The Importance of Legacy with Cecil B. DeMille, Fraser Heston and ‘The Ten Commandments’

Posted in Blu-Ray/DVD, Interviews, Movies by - April 14, 2021
The Importance of Legacy with Cecil B. DeMille, Fraser Heston and ‘The Ten Commandments’

There’s one thing in this business that’s just truly impossible to ignore in this business…and that’s legacy…

Films come and movies go but there are cinematic events that just stay embedded in the pop culture ethos regardless of the passage of time.  Even now 65 years later, The Ten Commandments is just something that is one of a kind.

Throughout film history, Hollywood has made its fair share of sweeping epics and generation defining films, but nothing quite like Cecil B DeMille’s The Ten Commandments.  From the American Film Institute all the way to the Academy Awards, no other film gets mentioned in the conversation of being one of the best of all time more than this film…none.

Now available on 4K Blu-Ray Combo Pack for the very first time this epic story of Moses has never looked better in all its glory.

Rarely do films these days have the kind of legacy and scope that The Ten Commandments does as filmmakers like Cecil B DeMille were working on a level that we’ll probably never see again.

In advance of the release of this new presentation of this classic film we got the unique pleasure to sit down with Fraser Heston; son of Charlton who has a unique perspective on the legacy of this film in more ways than one.

He’s only on screen credit ever is as ‘The Infant Moses’ and while it’s obviously one that he was never bound to remember it’s also one that was undoubtedly going to shape his life and understanding of the business especially when he started working in Hollywood on his own merit.  When I asked him how the legacy of this film shaped him as someone growing into this business he had this to say…

As you say it is my one time as an actor and if I live long enough I may actually be the last actor to ever work for Cecil B. DeMille which is certainly interesting to say the least but “Ten Commandments” in a way is in my very DNA going all the way back to the first telegram that my mother received when I was born which read “Congratulations, he’s got the part; Love CB” which was obviously from DeMille as both he and my Dad had talked about me having the part and apparently I showed up at just the right time because there I was.   Of course you extrapolate out of that and then there’s this hugely successful movie which is such a key and iconic piece of Hollywood history and while it didn’t exactly mark the beginning of my dad’s career as an actor it certainly marked him for bigger roles after this one like “Ben-Hur” and through the “Planet of the Apes” films.  So in many ways “The Ten Commandments” is almost like the origin story of our family in Hollywood.

As a filmmaker in his own right, Fraser Heston had the unique pleasure of witnessing some of the stages of the restoration of the film which is just as captivating as it was 65 years ago.  I asked Fraser about the importance of restoration on classics like this, not just from the standpoint of his personal legacy but the necessity of maintaining these epics for generations to come and he said the following…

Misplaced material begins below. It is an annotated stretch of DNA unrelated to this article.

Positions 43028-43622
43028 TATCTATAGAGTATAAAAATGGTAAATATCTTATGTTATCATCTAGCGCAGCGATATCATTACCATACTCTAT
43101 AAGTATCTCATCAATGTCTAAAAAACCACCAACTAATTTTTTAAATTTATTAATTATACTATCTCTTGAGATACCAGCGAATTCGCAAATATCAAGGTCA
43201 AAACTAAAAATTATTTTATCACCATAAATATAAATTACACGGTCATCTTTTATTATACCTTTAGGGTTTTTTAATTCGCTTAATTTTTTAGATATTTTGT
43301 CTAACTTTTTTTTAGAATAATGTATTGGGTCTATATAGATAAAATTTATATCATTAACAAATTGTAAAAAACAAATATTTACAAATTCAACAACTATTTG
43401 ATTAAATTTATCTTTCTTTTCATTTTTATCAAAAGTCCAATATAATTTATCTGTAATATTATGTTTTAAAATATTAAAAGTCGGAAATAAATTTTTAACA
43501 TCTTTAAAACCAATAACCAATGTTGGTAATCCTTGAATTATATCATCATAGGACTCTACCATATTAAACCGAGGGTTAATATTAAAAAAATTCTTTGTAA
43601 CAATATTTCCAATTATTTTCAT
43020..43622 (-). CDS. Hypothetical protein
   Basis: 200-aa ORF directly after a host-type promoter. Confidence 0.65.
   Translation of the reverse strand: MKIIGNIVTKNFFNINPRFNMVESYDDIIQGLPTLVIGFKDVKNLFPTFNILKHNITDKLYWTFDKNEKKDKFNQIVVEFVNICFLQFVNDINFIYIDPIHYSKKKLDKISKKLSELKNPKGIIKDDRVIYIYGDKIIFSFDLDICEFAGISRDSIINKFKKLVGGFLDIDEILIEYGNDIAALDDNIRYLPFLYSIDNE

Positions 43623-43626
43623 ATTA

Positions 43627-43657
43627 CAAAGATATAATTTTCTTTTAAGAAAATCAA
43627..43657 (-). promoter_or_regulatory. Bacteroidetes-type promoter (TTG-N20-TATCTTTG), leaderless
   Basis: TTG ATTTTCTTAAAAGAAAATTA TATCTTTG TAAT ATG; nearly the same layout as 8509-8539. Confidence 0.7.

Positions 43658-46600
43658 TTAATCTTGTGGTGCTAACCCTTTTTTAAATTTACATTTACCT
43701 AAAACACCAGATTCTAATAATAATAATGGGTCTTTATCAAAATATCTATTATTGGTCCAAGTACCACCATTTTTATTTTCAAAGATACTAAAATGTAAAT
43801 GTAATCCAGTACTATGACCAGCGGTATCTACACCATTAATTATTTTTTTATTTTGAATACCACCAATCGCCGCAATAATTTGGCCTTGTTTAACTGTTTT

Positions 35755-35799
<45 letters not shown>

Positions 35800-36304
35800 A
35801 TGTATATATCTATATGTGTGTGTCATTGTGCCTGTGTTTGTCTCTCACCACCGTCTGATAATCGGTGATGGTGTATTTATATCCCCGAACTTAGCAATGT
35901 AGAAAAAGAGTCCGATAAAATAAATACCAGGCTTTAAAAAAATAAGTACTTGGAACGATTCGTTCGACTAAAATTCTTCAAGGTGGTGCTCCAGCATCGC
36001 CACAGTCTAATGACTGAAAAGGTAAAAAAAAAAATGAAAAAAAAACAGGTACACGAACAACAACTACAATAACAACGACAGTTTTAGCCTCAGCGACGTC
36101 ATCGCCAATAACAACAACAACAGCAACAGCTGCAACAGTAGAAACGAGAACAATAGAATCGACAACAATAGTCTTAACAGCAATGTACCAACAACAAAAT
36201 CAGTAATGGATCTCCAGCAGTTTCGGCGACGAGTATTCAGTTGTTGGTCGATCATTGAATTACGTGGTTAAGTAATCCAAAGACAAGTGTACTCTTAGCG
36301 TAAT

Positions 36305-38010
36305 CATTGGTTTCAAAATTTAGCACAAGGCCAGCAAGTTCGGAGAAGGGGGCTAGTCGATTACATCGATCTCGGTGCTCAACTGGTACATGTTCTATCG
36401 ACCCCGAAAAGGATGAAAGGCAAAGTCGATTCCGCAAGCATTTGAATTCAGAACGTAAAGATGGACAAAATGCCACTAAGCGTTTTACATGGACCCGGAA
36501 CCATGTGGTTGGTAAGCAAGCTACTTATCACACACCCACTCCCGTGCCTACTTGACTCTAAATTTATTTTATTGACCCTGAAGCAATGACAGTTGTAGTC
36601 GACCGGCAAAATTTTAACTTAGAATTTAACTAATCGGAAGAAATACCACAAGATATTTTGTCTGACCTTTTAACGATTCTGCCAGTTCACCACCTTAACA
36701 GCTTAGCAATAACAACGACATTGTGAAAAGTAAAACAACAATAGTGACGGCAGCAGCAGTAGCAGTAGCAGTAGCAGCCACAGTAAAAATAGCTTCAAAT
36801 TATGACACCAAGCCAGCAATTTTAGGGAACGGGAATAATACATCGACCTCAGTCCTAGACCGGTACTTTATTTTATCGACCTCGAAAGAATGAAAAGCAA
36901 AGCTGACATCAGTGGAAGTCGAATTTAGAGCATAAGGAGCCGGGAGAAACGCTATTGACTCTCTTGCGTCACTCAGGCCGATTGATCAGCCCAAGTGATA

I think it’s terribly important, as it’s really a part of our history not only in Hollywood but in America as well because the art of filmmaking as defined America in so many ways over the last century and a quarter.  As my dad often said, film is truly an American art form and I think it is terrifically important to preserve, restore and periodically re-release these wonderful films that define our history in so many ways.

This new 4K disc is really a reminder of how visionary Cecil B. DeMille truly was as a filmmaker as these movies truly exist as an almost educational reference on how to truly tell a story with grandeur and scale.  I asked Fraser about the legacy of a film like this and how DeMille’s work informs filmmaking styles to this day…

DeMille really is considered the “touchstone” benchmark when it comes to making these kinds of films when you think about it.  If you go back and look at all those films he shot in the mid 1950’s in Technicolor, widescreen with state of the art special effects without the use of a single computer and everything in camera with Matte Photography you can learn so much just by watching them.  Even though the style of his films are very different compared to someone like a William Wyler in “Ben-Hur” who is doing something that is thematically and visually much darker, it’s really two very distinctly different worlds that are being put on screen.  Ultimately I think you have to look at someone like James Cameron who has very obviously learned quite a bit from CB’s films.

If anything, the beautiful thing about this new presentation of The Ten Commandments now on 4K Combo pack is that it serves as a reminder to appreciate the scope of what was…and what we can still make again.

The Ten Commandments is now available on 4K, Blu-Ray, DVD and Digital from all major retailers.

This post was written by
David Voigt is a Toronto based writer with a problem and a passion for the moving image and all things cinema. Having moved from production to the critical side of the aisle for well over 10 years now at outlets like Examiner.com, Criticize This, Dork Shelf (Now That Shelf), to.Night Newspaper he’s been all across his city, the country and the continent in search of all the news and reviews that are fit to print from the world of cinema.
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